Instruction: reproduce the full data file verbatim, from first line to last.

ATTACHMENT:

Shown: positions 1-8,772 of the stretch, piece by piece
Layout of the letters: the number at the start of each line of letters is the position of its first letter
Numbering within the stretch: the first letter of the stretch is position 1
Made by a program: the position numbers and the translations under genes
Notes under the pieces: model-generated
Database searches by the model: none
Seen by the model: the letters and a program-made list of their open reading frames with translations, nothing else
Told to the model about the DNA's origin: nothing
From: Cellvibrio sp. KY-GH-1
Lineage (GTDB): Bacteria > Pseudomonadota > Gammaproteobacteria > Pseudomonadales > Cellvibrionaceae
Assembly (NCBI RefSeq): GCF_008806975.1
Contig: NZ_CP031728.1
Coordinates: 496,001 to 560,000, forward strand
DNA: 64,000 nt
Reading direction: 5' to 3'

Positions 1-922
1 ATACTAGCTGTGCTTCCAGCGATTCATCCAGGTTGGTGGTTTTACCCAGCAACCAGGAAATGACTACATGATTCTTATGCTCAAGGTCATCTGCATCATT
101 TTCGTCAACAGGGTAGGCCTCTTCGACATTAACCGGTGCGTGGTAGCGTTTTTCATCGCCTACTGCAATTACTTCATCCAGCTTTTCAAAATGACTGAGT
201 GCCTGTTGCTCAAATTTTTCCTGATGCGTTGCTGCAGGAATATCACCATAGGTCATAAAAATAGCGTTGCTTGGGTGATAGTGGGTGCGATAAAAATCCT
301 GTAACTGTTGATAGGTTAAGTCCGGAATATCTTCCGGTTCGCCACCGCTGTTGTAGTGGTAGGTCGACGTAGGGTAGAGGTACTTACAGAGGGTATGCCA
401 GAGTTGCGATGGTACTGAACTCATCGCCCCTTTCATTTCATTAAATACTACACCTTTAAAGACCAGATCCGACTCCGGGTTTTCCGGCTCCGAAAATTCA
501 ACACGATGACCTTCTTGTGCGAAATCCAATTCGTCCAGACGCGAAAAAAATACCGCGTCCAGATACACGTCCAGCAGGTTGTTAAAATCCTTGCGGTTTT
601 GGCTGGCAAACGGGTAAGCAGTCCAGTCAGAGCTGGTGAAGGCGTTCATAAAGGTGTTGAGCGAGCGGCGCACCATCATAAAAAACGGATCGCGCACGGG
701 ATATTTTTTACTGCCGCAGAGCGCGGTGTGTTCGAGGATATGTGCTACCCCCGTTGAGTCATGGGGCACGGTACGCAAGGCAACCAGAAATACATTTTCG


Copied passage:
Shown: positions 1-8,772 of the stretch, piece by piece
Layout of the letters: the number at the start of each line of letters is the position of its first letter
Numbering within the stretch: the first letter of the stretch is position 1
Made by a program: the position numbers and the translations under genes
Notes under the pieces: model-generated
Database searches by the model: none
Seen by the model: the letters and a program-made list of their open reading frames with translations, nothing else
Told to the model about the DNA's origin: nothing
From: Cellvibrio sp. KY-GH-1
Lineage (GTDB): Bacteria > Pseudomonadota > Gammaproteobacteria > Pseudomonadales > Cellvibrionaceae
Assembly (NCBI RefSeq): GCF_008806975.1
Contig: NZ_CP031728.1
Coordinates: 496,001 to 560,000, forward strand
DNA: 64,000 nt
Reading direction: 5' to 3'

Positions 1-922
1 ATACTAGCTGTGCTTCCAGCGATTCATCCAGGTTGGTGGTTTTACCCAGCAACCAGGAAATGACTACATGATTCTTATGCTCAAGGTCATCTGCATCATT
101 TTCGTCAACAGGGTAGGCCTCTTCGACATTAACCGGTGCGTGGTAGCGTTTTTCATCGCCTACTGCAATTACTTCATCCAGCTTTTCAAAATGACTGAGT
201 GCCTGTTGCTCAAATTTTTCCTGATGCGTTGCTGCAGGAATATCACCATAGGTCATAAAAATAGCGTTGCTTGGGTGATAGTGGGTGCGATAAAAATCCT
301 GTAACTGTTGATAGGTTAAGTCCGGAATATCTTCCGGTTCGCCACCGCTGTTGTAGTGGTAGGTCGACGTAGGGTAGAGGTACTTACAGAGGGTATGCCA
401 GAGTTGCGATGGTACTGAACTCATCGCCCCTTTCATTTCATTAAATACTACACCTTTAAAGACCAGATCCGACTCCGGGTTTTCCGGCTCCGAAAATTCA
501 ACACGATGACCTTCTTGTGCGAAATCCAATTCGTCCAGACGCGAAAAAAATACCGCGTCCAGATACACGTCCAGCAGGTTGTTAAAATCCTTGCGGTTTT
601 GGCTGGCAAACGGGTAAGCAGTCCAGTCAGAGCTGGTGAAGGCGTTCATAAAGGTGTTGAGCGAGCGGCGCACCATCATAAAAAACGGATCGCGCACGGG
701 ATATTTTTTACTGCCGCAGAGCGCGGTGTGTTCGAGGATATGTGCTACCCCCGTTGAGTCATGGGGCACGGTACGCAAGGCAACCAGAAATACATTTTCG